Sleeping Giant in the Arctic

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Huge amounts of carbon are contained in sediments, soils and vegetation in the Arctic. Rising temperatures in the Arctic threaten to cause much of this carbon to be released to the atmosphere. On May 23, 2015, temperatures in Alaska were as high as 91°F (32.78°C), as illustrated by the image below. [ image credit: US National Weather Service Alaska ] High temperatures were reached at the city of Eagle , located on the southern bank of the Yukon River, at an elevation of 853 ft (260 m). High temperatures at such a location will cause meltwater, aggravating the situation well beyond the local area. A bank of permafrost thaws near the Kolyma River in Siberia. Credit: University of Georgia Carbon contained in soils will thus become increasingly exposed under the combined impact of rising temperatures and the associated growing amounts of meltwater. The meltwater can additionally cause erosion further downstream, thus making carbon at many locations become more prone to be consumed by micr

Arctic Sea Ice At Historic Low

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On May 20, 2015, Arctic sea ice extent was only 12.425 million square km, a record low for the time of the year since satellite measurements began in 1979. As the Arctic Sea Ice is at a historic low, Alaska faces temperatures as high as 31°C (87.8°F), as illustrated by the image below. How is it possible for temperatures to get so high at locations so close to the North Pole? Typhoon Dolphin Dr. Michael Ventrice, Operational Scientist at The Weather Channel Professional Division points at two typhoons, Noul and Dolphin, that recently hit the western Pacific Ocean. These typhoons do have some impact. Importantly, global warming is increasing the strength of cyclones. In other words, a greater impact of cyclones on the jet stream can be expected as a feedback of global warming. Furthermore, global warming is directly changing the path followed by the North Polar Jet Stream, from a relatively straight path at a latitude of 60°N to a wildly meandering path that at some places merges with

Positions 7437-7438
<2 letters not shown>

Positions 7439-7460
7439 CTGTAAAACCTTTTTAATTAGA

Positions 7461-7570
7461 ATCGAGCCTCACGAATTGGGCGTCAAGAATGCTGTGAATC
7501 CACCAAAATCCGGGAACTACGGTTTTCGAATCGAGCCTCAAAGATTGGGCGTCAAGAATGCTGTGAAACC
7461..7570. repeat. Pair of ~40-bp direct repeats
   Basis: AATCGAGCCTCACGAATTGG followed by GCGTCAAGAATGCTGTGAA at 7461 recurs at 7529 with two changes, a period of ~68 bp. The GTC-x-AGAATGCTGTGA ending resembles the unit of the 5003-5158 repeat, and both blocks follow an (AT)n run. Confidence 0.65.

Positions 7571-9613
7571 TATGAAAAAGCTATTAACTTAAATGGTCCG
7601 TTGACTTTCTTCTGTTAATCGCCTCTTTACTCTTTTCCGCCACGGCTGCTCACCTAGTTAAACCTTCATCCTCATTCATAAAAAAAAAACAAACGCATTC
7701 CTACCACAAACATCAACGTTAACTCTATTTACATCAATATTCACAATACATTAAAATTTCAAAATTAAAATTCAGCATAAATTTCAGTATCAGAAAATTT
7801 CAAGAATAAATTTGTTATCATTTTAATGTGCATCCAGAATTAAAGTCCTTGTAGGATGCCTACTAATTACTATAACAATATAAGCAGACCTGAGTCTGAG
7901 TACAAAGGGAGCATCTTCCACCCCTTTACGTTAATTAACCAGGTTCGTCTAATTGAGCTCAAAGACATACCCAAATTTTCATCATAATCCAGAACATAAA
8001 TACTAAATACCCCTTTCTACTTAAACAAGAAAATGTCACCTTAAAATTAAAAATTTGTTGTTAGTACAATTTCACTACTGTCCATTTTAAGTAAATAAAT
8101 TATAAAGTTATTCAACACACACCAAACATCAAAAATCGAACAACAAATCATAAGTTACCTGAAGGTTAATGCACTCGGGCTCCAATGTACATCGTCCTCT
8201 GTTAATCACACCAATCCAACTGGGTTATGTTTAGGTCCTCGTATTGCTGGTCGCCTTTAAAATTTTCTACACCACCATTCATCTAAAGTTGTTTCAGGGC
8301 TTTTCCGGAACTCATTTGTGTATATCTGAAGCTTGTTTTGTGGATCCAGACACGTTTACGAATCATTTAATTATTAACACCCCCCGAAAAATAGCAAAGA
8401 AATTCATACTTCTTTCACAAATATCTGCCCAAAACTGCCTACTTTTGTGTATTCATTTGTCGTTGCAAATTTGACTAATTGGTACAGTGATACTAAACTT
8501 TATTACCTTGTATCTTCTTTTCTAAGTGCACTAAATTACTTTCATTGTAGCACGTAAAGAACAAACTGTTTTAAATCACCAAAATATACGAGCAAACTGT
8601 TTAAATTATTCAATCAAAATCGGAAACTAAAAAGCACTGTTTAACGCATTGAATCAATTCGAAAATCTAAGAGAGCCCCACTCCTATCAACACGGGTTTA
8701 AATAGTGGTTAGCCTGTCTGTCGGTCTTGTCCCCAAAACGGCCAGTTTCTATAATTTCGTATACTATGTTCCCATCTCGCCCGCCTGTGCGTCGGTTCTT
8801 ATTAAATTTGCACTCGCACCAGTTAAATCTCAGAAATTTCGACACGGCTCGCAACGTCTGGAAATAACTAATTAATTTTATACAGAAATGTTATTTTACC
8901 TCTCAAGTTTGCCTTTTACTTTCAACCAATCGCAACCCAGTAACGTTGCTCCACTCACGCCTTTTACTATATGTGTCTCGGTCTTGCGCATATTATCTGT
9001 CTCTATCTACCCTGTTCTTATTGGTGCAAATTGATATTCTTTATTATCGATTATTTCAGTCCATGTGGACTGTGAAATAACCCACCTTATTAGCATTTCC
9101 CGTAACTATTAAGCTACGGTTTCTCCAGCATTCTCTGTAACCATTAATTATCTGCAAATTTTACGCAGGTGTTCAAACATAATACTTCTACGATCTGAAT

Mackenzie River Warming